Sometimes when you’re traveling in a developing country, you accept things you never would at home.
Like tap water that smells like sewage.
Wild dog fights outside your door.
Thieves sneaking in your neighbor’s window.
Beetles in your undies.
Ants in your food.
A leak in your roof.
You may even get to the point where you are relieved that the leak in your roof is just a rat relieving its self from your rafters, and not a real leak… because well, hey, I love roommates. And a leak would suck.
I’m nearing the halfway point of my Indonesia exploration. Leaving this country behind in just a short three months seems like a tragedy. In the midst of this trip I have learned to love rice more fervently than I have ever expected, mastered driving a motorbike, given up shampooing my hair, and pushed my edge surfing.
Many ask if I am happy living without the “comforts of home” and I cannot find an appropriate answer. Happiness and comfort are confusingly oriented in our minds. Many people are very comfortable and incredibly unhappy. Many people who are very happy aren’t necessarily comfortable. I’m now both happy and comfortable IN my happiness, in an unimaginable place.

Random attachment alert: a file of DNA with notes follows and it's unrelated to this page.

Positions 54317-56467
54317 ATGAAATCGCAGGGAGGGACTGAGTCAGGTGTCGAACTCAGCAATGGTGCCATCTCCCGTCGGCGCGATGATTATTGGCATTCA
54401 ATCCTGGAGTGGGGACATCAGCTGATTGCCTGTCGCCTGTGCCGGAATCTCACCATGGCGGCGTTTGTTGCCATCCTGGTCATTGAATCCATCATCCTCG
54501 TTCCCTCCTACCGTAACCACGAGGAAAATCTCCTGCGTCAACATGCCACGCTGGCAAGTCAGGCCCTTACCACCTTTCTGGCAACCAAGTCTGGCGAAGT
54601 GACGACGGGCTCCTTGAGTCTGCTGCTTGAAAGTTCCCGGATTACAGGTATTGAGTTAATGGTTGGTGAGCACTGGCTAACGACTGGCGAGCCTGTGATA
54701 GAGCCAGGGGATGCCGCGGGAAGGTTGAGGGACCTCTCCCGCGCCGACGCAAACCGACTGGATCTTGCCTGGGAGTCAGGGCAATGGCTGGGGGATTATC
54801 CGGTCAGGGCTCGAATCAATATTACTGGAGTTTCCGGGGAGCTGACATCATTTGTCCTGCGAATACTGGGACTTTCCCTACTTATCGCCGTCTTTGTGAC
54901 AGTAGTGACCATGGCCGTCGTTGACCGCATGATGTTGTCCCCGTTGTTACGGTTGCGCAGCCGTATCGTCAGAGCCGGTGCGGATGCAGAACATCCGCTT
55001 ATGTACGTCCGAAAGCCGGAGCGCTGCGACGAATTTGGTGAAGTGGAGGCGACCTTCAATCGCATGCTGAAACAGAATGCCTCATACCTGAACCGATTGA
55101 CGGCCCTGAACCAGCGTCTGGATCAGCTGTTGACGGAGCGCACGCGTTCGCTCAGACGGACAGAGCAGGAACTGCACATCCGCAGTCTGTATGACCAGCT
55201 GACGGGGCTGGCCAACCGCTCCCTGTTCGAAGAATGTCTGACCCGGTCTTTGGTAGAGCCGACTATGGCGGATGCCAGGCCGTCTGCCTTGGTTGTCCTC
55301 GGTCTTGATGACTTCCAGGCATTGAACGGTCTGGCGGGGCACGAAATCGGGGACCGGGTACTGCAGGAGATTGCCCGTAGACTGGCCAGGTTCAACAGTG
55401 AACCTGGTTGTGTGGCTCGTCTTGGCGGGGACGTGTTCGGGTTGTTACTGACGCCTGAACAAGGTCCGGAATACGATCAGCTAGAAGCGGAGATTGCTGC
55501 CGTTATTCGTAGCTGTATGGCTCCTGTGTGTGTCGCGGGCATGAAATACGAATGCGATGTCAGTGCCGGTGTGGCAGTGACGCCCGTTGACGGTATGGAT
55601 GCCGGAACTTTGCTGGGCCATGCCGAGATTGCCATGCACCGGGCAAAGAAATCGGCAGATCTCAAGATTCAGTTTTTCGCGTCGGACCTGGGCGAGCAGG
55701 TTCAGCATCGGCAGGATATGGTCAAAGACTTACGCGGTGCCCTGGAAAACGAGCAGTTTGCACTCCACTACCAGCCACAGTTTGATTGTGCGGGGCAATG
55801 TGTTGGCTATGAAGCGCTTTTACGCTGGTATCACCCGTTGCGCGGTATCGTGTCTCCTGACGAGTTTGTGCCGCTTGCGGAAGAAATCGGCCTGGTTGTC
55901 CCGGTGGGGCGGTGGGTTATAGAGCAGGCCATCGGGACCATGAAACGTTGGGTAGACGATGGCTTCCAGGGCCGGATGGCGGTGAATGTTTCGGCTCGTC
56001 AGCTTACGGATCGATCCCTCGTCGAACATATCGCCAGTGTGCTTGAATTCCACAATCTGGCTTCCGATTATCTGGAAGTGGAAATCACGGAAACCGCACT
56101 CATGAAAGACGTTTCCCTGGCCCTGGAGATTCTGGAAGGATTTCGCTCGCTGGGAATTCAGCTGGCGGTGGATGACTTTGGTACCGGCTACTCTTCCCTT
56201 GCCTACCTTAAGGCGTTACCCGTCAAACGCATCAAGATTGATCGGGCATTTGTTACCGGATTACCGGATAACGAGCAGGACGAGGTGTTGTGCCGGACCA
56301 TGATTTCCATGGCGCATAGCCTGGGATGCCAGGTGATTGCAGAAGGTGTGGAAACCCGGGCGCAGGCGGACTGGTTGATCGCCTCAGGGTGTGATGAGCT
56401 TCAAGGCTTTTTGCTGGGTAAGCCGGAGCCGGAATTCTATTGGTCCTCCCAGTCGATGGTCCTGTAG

I believe happiness is a form of acceptance of the present moment exactly as it is. No frills, no excuses, no expectations. Accepting who you are and where you are at that moment is true happiness. It is not a destination, or a journey, but a mindful awareness of your own self.
Sometimes, when you’re traveling in a developing country, you accept miraculous things as everyday truths that you never would at home.
Like rolling reef break waves all to yourself.
Palm trees and sunsets.
Coconuts. More coconuts.
Sea turtles and dugongs (HAVE YOU SEEN A SEA COW?!).
A variety of animals crossing the road at any moment:
Goat, chicken, monkey, water buffalo, monitor lizard, dog, cat, drunken Australian.
And while you’re day dreaming [or writing about your day dreaming], be sure to wipe off the lizard shit you just accidentally smeared on your hands and keyboard.
Cheers to new highs and lows…
and cleaning up wherever my “roommate” goes.